Microscopes provide a means of greatly enlarging objects so that we may determine their structure and composition. Microscopes are arranged so that we can observe either reflected light from magnified objects (for example, when looking at sand grains or insects) or transmitted light that has passed through very thin sections of rock or biological material. In reflected-light microscopy we usually look principally at the structure and texture of objects, although quantitative measurements of diagnostic optical and physical properties may be made on polished specimens with specialist high-power microscopes. These features may be diagnostic of composition, of function or of history, for example, the characteristic fracture pattern of quartz, the details of insect mandibles revealing their function and mode of operation, or the imprint of successive modes of abrasion on sand grains showing some of the past processes they have been subjected to. Transmitted-light microscopy may also be used to examine details of internal structure and the relationships between mineral components of rocks. It may show us the inner structure of biological systems (as in the stem of a plant), the form of crystals, inclusions and zoning of minerals, or the nature of grain boundaries to distinguish sedimentary rocks from other types. A more sophisticated type of microscopy is the examination of thin sections of rocks and minerals using polarized light to see both structural features and also effects related to optical properties that allow precise identification of the minerals present. These effects may take the form of spectacular colours and of colour changes of the minerals with orientation to the light.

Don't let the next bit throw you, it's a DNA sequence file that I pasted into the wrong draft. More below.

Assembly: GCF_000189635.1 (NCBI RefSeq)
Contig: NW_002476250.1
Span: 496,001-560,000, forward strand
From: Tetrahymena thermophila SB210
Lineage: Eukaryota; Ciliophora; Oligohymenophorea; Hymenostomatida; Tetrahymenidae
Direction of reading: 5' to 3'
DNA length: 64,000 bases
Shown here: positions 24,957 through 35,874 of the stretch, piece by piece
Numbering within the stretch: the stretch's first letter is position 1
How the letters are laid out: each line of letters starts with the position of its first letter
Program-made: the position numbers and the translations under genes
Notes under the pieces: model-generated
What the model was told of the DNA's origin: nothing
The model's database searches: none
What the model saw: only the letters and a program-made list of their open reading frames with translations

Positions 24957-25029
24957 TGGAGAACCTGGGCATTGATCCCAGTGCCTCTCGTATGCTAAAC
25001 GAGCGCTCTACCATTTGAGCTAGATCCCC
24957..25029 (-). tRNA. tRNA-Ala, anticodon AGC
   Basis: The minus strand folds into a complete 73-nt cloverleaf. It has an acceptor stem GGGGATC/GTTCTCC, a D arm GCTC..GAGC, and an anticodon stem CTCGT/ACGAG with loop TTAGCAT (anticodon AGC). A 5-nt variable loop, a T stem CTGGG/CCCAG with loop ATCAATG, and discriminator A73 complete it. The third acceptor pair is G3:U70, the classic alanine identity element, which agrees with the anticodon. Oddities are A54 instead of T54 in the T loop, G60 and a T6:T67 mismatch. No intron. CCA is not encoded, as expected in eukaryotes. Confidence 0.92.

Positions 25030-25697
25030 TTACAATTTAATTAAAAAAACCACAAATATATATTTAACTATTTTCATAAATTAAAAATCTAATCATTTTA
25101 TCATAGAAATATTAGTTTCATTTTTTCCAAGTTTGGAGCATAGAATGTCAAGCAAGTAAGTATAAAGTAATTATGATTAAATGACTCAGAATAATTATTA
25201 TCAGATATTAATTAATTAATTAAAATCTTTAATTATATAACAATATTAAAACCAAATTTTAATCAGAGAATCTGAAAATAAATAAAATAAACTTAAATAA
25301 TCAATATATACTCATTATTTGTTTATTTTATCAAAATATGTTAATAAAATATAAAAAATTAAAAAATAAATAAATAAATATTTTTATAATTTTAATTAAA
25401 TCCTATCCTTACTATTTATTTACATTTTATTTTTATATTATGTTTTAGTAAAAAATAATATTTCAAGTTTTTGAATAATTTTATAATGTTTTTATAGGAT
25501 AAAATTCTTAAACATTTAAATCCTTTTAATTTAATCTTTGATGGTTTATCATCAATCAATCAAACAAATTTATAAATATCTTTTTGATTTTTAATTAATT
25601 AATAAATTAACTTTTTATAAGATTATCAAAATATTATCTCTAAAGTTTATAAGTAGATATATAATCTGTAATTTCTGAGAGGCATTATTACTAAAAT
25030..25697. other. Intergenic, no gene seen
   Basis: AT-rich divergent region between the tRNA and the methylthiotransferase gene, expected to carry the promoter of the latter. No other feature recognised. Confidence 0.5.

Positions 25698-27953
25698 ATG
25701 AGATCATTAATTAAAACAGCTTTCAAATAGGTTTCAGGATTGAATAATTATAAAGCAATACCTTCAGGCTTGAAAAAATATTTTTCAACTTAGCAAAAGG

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I. N. McCave
B. W. D. Yardley
- Springer Netherlands
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